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Mitchell 'storms' back Print-ready version

by Steve Pond
Rolling Stone
March 10, 1988

Photo © Larry Klein

New album boasts big names

"I don't feel that I'm part of the contemporary scene, but I do feel that my music is absolutely contemporary," says Joni Mitchell, whose upcoming album, CHALK MARK IN A RAIN STORM, features a varied batch of current pop musicians, including Willie Nelson, Don Henley, Wayne Shorter, Thomas Dolby, former Cars member Benjamin Orr, Tom Petty and Prince's former band mates Wendy and Lisa.

Mitchell says the hodgepodge of big-name guests was accidental. But she's long wanted to employ a variety of different voices on a record. "It's an idea I've had for a long time, to sing the narrative and cast my characters," she says. "'Cause the songs have a lot of 'he said' and 'she said' in them. So I thought, 'Who would be the perfect Old Dan in Cool Water? Who would be the perfect bully in Dancin' Clown'? Then it became fun, and I just started calling people when I would think of them.

Most of them, she says, dropped by the studio after hours. Billy Idol came by the night after the Grammy Awards, heard Dancin' Clown and insisted on calling in his guitar player, Steve Stevens; Willie Nelson pulled up in his Winnebago after a gig and began recording Mitchell's revised version of the country standard Cool Water at about 2:00 a.m. "Often," Mitchell says with a laugh, "I've put musicians on my albums simply because of their proximity."

Mitchell says the songs on CHALK MARK IN A RAIN STORM were inspired by such disparate events as her parents' courtship and a concert she gave for a group of gung-ho soldiers at the height of Sixties antiwar sentiment. The album is not, she admits, a hopeful work: "I feel these times are just pathetic. When I wrote this album, I was just hurting for the culture."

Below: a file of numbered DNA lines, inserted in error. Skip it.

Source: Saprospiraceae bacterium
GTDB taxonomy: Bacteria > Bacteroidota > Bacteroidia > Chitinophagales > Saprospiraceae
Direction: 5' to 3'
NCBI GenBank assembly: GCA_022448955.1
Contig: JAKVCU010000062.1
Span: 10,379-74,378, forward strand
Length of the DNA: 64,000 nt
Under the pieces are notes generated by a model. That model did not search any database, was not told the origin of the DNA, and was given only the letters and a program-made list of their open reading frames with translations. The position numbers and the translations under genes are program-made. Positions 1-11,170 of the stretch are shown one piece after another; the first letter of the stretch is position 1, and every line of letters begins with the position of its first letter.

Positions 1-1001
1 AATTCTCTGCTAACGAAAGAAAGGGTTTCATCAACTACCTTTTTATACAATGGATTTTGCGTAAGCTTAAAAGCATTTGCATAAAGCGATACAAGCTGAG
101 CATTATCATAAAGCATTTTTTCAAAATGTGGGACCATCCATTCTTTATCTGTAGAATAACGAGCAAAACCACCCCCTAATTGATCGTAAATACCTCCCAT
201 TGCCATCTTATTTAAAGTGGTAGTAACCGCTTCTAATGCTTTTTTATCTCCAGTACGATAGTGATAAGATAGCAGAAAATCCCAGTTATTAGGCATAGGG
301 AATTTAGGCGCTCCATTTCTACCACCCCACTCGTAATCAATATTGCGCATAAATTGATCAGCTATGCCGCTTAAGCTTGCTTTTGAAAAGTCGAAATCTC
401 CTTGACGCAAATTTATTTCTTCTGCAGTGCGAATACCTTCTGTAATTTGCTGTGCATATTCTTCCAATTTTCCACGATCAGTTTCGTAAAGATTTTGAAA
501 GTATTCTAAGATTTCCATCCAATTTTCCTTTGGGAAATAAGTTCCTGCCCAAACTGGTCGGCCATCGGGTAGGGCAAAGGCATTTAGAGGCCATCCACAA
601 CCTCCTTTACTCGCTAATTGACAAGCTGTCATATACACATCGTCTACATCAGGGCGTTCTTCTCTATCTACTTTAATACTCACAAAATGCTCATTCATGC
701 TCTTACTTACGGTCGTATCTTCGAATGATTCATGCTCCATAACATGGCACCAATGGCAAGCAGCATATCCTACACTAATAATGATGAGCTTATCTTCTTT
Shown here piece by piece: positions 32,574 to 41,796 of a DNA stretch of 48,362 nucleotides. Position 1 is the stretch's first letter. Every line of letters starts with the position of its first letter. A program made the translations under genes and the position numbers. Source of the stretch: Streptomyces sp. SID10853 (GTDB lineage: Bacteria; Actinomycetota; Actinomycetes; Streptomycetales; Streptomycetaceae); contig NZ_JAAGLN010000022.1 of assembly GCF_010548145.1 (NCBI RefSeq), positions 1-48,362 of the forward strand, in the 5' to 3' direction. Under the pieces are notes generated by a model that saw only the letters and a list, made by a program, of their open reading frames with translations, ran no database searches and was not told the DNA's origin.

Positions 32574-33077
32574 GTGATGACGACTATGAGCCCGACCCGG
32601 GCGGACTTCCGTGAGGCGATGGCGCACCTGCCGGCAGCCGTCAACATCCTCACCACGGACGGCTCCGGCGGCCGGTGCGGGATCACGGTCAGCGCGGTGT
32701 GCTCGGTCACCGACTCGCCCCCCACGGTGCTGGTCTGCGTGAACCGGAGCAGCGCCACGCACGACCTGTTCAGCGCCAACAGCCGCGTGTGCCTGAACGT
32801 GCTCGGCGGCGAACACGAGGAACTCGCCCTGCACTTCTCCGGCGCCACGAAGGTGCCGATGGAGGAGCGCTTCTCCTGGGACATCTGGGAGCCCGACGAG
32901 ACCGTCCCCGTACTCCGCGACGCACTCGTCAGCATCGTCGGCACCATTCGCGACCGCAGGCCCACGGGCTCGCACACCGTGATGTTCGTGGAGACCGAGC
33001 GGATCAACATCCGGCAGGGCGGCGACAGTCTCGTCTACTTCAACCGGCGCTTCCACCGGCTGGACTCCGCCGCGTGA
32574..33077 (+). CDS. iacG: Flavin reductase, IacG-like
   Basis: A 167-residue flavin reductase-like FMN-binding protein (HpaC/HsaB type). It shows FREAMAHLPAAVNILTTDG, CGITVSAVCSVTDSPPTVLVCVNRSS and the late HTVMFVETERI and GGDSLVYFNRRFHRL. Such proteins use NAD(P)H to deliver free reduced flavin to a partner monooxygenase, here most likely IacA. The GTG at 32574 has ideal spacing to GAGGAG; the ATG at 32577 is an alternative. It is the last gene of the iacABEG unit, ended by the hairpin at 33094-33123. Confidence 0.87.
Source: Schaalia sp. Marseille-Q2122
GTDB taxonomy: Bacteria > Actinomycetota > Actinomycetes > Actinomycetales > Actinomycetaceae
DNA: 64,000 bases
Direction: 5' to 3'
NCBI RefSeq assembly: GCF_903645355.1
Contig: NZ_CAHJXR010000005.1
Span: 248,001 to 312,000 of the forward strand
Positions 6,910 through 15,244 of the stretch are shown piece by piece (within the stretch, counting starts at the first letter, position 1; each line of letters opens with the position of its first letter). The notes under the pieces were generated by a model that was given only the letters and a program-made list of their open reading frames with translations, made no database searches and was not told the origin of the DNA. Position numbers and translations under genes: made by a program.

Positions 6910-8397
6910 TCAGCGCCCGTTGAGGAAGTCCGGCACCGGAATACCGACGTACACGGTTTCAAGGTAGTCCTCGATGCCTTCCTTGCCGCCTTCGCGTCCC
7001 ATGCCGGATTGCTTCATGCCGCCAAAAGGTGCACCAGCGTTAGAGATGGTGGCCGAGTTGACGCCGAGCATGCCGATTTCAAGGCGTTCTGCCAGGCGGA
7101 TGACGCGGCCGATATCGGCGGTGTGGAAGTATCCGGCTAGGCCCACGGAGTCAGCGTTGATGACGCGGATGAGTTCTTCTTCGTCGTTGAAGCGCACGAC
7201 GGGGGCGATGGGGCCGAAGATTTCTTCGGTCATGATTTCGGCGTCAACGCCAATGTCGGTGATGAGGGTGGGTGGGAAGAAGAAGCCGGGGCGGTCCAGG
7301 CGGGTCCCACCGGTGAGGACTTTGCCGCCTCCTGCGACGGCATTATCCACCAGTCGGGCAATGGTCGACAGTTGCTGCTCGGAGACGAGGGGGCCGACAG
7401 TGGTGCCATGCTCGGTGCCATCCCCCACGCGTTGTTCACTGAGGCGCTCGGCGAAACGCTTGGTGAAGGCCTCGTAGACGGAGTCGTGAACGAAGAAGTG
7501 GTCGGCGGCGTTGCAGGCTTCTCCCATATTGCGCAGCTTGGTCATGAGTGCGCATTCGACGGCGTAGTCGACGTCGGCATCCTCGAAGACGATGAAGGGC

Mitchell has had her share of personal troubles over the past couple of years: as she was making her last album, DOG EAT DOG, the California State Board of Equalization ruled that she and a number of other musicians owed additional taxes for the period from 1971 to 1976, money she's now trying to recover in court. Her label, Geffen Records, put a lien on her songwriting royalties to recoup money spent on her.

Now, she says, she's not so outraged (and Geffen has given back her royalties). She says the label "has been very bad for me" and wonders if she'll ever regain the airplay she lost with the forbidding MINGUS album in 1979. Yet she stands by her last few records and says people seem to like the new LP.

Mitchell would simply like the pop audience to realize that she's a contemporary musician. "When you've been around for twenty years," she says, "people say, 'Oh, I remember you from the Sixties.' God, I only made one album in the Sixties. I went to meet and greet some radio programmers the other day, and one DJ said to me, 'I'm so glad you're making a comeback.' I said, 'A comeback? Where'd I go? Where am I coming back FROM?'

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Added to Library on January 9, 2000. (2991)


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